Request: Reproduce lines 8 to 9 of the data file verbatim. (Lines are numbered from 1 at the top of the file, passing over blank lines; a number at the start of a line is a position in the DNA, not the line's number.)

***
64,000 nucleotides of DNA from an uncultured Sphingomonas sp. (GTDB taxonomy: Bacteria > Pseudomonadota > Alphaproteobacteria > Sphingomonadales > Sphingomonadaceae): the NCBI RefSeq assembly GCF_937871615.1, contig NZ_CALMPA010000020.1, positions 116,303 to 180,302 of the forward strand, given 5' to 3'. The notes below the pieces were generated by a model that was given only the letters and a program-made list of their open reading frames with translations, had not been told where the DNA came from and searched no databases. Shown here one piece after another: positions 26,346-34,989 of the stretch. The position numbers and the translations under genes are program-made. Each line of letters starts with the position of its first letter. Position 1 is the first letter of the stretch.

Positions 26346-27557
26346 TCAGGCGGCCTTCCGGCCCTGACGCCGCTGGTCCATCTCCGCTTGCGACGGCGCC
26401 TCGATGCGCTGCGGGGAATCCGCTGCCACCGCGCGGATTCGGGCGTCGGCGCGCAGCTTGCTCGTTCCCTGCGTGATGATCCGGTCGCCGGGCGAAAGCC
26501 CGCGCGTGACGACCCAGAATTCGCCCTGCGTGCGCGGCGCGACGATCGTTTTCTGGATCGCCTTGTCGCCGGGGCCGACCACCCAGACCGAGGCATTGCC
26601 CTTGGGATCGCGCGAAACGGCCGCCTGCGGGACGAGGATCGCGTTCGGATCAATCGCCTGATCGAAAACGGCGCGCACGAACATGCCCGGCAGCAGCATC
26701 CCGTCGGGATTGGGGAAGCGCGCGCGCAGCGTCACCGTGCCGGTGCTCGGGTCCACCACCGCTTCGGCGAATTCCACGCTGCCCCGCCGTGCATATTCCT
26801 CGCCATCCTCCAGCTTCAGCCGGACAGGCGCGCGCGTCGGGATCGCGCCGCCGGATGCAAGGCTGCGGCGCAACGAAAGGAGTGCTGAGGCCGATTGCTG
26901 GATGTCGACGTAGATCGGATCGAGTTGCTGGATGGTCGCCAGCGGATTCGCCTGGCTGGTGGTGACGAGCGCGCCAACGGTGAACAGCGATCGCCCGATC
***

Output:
26801 CGCCATCCTCCAGCTTCAGCCGGACAGGCGCGCGCGTCGGGATCGCGCCGCCGGATGCAAGGCTGCGGCGCAACGAAAGGAGTGCTGAGGCCGATTGCTG
26901 GATGTCGACGTAGATCGGATCGAGTTGCTGGATGGTCGCCAGCGGATTCGCCTGGCTGGTGGTGACGAGCGCGCCAACGGTGAACAGCGATCGCCCGATC